Alcazar set for comeback

by Richard West-Soley 108 views

Two years after splitting, Swedish dance sensation Alcazar looks set to reform with Andreas, Tess and new face Lina. The line-up changes once again as the group plans new releases and a tour.

The group has undergone various transformations since its inception in 1998, when Andrea Lundstedt, Tess Merkel and Annikafiore set the ball rolling with a series of hits in and beyond Sweden. Former Barbados frontman Magnus Carlsson joined the fold in 2002 and three became four, spawning a successful run of tracks before the group split in 2005. July saw the first hint of a resurrection for Alcazar, when Tess and Andreas were joined by Lina Hedlund, performing together as Alcazar in the London nightclub G-A-Y.

Starting from scratch
The group must now decide on a brand new direction without former members Annikafiore and Carlsson. The latest Alcastar Lina explains "we're starting from scratch. I'm coming into this with fresh eyes and new energy". For now, two new tracks have been written by the Pet Shop Boys for the outfit, but the group is open to offers for new material. Manager Henrik Johnsson states "lots of people are interested, and we've had some inquiries from abroad".

Alcazar, well known on the European dance circuit for hits like This Is The World We Live In, took part in Sweden's Melodifestivalen with Alcastar (2005) and Not a Sinner, Nor a Saint (2003). Despite coming close to the top spot, they never actually made it to the Eurovision Song Contest final, despite the songs becoming firm fan favourites.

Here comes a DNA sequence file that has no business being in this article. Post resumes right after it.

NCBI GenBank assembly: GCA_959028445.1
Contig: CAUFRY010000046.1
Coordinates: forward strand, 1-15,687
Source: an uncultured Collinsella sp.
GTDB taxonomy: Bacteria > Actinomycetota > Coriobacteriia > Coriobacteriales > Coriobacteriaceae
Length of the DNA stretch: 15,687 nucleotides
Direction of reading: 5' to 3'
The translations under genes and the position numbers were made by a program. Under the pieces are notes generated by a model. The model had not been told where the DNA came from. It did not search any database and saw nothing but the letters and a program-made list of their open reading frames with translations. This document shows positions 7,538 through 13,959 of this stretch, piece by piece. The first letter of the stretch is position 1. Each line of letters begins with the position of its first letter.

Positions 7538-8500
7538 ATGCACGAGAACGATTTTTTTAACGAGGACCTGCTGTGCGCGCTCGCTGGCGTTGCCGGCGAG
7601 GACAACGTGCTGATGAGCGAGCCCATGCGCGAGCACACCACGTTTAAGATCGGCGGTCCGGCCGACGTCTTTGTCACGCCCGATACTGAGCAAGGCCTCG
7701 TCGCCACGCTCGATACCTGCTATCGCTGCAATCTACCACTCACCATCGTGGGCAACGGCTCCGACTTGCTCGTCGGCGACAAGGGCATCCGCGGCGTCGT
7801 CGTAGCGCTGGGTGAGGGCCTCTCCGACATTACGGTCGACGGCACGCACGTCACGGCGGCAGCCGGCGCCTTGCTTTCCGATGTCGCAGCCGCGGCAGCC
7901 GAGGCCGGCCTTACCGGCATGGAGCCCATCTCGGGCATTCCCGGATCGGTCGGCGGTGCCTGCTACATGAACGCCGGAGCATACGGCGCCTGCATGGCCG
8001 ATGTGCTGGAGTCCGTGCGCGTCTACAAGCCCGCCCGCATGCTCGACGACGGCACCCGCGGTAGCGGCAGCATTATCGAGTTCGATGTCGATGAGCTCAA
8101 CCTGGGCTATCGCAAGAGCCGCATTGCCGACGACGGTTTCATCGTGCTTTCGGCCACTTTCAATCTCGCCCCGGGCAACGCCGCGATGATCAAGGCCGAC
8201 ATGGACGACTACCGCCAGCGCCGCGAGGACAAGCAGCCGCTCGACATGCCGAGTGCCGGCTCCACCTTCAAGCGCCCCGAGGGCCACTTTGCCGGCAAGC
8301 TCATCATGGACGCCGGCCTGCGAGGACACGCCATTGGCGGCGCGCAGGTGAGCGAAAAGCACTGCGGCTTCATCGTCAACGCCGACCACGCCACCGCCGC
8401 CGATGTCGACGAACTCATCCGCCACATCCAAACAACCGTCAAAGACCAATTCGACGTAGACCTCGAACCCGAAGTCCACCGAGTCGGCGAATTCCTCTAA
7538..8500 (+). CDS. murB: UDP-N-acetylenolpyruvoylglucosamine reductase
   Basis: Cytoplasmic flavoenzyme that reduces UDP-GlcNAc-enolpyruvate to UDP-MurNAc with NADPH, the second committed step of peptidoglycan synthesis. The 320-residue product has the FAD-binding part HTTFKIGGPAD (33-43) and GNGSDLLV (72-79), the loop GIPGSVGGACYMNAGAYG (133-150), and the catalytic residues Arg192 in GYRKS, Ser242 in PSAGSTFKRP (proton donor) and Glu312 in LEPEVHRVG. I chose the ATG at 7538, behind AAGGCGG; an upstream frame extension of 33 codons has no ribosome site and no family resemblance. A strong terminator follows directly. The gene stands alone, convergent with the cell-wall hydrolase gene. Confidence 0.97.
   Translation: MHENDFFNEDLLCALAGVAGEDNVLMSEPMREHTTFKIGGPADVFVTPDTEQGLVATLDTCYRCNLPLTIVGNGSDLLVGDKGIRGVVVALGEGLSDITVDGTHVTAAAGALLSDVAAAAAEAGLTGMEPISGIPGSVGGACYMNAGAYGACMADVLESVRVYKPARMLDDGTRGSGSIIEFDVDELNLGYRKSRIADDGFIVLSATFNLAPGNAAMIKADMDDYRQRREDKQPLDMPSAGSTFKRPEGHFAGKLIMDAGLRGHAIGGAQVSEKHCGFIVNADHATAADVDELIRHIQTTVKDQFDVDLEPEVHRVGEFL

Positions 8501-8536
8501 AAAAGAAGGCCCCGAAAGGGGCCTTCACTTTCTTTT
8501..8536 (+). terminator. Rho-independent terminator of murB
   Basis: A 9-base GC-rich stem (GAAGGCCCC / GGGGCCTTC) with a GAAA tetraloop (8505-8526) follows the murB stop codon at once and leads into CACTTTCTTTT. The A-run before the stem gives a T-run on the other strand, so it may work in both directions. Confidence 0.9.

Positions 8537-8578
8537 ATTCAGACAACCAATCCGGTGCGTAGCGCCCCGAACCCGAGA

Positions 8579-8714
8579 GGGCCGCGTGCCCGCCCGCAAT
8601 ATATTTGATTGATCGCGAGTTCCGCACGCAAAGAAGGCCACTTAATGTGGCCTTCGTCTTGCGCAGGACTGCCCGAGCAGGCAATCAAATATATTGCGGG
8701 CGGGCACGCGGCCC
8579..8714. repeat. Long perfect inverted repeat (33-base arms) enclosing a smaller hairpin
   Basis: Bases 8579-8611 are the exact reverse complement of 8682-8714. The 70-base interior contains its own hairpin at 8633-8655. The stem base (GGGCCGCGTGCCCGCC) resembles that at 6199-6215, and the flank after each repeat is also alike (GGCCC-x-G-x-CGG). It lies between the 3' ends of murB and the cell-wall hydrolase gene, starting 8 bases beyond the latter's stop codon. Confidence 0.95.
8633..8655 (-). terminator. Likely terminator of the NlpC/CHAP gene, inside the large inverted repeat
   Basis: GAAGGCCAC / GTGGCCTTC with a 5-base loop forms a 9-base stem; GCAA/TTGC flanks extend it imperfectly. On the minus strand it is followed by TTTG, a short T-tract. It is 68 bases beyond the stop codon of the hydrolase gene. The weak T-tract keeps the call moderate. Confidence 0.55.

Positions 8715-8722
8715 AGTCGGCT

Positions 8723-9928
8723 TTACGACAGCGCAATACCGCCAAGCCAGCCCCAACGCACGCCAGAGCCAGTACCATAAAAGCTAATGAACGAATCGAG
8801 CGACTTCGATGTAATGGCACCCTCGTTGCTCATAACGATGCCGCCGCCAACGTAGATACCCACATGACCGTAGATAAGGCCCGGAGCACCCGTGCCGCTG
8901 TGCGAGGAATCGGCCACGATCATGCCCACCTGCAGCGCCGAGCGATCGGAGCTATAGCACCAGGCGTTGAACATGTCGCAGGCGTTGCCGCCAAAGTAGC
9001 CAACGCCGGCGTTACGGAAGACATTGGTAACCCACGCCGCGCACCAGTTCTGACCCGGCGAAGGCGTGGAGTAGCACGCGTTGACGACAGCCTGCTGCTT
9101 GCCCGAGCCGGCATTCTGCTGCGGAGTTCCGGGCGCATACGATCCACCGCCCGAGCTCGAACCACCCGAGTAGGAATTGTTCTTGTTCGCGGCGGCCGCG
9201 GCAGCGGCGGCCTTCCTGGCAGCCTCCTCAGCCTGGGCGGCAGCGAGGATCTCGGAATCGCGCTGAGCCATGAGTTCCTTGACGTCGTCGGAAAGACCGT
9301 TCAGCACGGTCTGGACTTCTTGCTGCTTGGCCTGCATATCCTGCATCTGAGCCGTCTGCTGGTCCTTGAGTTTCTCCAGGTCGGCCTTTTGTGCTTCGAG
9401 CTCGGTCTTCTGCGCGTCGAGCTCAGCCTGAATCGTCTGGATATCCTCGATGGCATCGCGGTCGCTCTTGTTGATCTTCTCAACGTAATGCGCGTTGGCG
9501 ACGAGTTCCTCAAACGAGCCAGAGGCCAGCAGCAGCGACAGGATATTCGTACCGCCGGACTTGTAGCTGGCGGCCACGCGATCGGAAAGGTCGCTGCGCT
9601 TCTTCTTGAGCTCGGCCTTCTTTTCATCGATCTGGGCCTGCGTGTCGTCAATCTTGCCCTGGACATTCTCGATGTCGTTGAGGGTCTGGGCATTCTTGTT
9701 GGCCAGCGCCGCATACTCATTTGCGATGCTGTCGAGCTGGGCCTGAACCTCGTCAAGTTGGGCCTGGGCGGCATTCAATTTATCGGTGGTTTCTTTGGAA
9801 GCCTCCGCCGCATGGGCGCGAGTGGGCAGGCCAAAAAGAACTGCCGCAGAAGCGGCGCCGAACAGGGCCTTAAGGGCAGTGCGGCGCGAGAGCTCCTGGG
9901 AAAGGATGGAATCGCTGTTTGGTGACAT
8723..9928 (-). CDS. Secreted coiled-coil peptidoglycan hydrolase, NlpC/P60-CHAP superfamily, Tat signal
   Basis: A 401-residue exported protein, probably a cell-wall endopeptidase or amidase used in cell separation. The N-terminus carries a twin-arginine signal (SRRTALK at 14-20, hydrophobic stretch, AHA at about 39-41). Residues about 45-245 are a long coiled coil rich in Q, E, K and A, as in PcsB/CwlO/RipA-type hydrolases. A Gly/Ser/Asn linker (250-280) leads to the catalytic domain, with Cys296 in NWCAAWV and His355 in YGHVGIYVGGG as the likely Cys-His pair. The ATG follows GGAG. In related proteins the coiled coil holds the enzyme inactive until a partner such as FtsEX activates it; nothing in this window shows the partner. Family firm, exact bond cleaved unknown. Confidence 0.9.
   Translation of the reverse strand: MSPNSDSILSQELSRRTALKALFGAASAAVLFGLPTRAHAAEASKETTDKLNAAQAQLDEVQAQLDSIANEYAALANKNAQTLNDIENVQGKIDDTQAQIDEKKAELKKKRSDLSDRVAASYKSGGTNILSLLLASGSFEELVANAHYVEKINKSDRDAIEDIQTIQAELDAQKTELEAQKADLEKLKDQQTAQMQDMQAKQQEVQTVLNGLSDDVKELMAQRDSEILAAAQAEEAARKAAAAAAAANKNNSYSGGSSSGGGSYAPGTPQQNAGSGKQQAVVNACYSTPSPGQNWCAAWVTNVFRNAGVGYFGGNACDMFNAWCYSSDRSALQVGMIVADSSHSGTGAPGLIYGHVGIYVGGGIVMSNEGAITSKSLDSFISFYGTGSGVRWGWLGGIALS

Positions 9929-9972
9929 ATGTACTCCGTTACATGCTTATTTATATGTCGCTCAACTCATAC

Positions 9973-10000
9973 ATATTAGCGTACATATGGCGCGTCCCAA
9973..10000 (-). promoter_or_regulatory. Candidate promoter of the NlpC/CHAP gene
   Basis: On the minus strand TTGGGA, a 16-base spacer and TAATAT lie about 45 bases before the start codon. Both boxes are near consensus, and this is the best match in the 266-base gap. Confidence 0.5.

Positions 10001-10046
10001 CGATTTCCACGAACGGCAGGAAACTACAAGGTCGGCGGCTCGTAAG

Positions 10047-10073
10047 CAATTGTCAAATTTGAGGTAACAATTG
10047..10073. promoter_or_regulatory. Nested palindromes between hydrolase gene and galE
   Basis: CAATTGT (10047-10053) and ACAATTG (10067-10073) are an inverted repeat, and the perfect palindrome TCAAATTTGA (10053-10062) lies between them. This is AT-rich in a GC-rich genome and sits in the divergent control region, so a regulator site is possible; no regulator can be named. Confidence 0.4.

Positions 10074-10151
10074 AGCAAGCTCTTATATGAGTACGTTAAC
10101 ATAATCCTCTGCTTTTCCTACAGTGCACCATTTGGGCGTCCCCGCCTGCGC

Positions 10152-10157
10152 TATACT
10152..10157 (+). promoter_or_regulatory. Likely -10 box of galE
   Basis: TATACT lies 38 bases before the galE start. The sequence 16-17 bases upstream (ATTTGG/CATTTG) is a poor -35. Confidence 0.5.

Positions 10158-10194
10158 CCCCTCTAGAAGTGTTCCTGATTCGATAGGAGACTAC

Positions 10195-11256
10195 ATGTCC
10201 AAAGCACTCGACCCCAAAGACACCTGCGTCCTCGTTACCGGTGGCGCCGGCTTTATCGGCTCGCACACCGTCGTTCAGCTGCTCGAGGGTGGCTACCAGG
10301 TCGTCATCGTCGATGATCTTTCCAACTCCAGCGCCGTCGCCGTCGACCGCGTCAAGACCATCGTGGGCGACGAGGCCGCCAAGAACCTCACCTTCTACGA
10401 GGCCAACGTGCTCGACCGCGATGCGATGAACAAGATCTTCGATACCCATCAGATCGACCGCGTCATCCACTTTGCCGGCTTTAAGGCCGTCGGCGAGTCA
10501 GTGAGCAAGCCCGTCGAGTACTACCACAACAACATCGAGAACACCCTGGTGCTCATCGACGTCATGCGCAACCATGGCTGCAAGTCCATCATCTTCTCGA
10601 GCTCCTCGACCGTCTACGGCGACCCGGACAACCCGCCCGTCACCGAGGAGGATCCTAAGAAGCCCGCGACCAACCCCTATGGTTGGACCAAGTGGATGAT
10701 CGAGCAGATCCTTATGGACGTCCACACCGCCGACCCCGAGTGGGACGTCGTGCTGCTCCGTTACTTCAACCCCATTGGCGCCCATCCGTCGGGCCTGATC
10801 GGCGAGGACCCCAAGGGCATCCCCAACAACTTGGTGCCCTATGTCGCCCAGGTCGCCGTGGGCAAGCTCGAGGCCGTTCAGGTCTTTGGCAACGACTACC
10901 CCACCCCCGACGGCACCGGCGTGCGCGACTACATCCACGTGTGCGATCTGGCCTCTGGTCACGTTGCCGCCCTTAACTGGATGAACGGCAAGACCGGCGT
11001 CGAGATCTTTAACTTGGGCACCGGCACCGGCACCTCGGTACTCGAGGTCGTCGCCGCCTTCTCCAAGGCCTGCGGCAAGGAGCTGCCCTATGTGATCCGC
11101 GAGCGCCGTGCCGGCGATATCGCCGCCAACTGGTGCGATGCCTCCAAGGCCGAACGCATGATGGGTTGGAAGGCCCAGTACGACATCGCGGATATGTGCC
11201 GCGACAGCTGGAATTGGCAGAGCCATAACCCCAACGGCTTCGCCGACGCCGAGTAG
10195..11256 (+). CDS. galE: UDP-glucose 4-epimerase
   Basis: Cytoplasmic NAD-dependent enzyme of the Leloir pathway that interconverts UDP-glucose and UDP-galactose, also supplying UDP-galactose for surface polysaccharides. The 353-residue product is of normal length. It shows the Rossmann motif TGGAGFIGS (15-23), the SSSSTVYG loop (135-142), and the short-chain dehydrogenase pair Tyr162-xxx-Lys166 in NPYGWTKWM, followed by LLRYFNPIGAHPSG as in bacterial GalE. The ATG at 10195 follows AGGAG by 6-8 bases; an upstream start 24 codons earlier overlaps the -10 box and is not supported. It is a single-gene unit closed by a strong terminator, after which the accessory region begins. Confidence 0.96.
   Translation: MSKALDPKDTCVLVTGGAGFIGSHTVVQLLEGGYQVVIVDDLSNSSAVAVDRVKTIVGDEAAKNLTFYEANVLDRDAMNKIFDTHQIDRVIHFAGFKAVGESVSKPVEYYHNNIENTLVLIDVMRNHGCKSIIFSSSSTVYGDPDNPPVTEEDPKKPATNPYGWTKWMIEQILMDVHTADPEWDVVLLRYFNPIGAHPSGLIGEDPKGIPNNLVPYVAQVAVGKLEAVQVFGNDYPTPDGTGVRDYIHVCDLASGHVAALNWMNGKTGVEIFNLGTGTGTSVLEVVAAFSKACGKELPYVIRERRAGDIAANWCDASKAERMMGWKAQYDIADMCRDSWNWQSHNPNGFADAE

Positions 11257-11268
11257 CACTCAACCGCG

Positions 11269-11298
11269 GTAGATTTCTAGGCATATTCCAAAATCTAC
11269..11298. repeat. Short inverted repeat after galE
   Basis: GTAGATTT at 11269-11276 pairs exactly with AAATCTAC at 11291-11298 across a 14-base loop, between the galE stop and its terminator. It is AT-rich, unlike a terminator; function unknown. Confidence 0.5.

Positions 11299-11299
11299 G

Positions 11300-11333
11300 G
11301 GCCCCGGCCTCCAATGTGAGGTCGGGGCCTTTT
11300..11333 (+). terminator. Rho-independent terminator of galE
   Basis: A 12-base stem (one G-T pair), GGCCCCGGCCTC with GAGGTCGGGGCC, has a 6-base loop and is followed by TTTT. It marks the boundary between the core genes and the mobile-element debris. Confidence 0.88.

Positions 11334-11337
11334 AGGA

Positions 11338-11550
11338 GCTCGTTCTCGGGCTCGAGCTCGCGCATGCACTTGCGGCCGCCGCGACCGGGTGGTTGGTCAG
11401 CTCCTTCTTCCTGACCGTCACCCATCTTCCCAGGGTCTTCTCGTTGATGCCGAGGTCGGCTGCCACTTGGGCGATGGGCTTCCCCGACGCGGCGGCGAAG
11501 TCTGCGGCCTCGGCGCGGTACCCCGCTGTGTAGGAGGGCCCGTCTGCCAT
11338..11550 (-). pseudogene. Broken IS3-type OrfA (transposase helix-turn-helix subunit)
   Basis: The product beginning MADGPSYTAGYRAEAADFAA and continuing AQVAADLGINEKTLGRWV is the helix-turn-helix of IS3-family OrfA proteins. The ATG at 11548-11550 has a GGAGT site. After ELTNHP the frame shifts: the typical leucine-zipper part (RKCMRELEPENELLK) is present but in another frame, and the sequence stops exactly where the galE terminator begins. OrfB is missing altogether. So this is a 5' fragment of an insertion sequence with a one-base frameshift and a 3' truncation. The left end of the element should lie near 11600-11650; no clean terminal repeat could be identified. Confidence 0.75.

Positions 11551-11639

Lina, like Alcazar, has already participated in Sweden's Melodifestivalen: in 2002 she performed Big Time Party with Hanna Hedlund, coming ninth, and in 2003 she sang Nothing Can Stop Me in the fourth heat, winning a second chance to reach the final, but failing at the last hurdle.

Now back on the Schlager scene and ready to go, the return of Alcazar to Melodifestivalen may be a distinct possibility for the 2008 season.

Richard West-Soley

Senior Editor

Richard's ESC history began way back in 1992, when he discovered the contest could fuel his passion for music and languages. Since then, it's been there at every corner for him in some way or another. He joined the esctoday.com team back in 2006, and quickly developed a love for writing about the contest. In his other life, he heads the development team at the learning resources company Linguascope, and writes about all aspects of language learning on the site Polyglossic.com.